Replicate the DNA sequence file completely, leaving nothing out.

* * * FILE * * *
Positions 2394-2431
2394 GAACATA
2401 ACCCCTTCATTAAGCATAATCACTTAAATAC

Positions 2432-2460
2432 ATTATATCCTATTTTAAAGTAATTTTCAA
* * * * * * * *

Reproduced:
Positions 2394-2431
2394 GAACATA
2401 ACCCCTTCATTAAGCATAATCACTTAAATAC

Positions 2432-2460
2432 ATTATATCCTATTTTAAAGTAATTTTCAA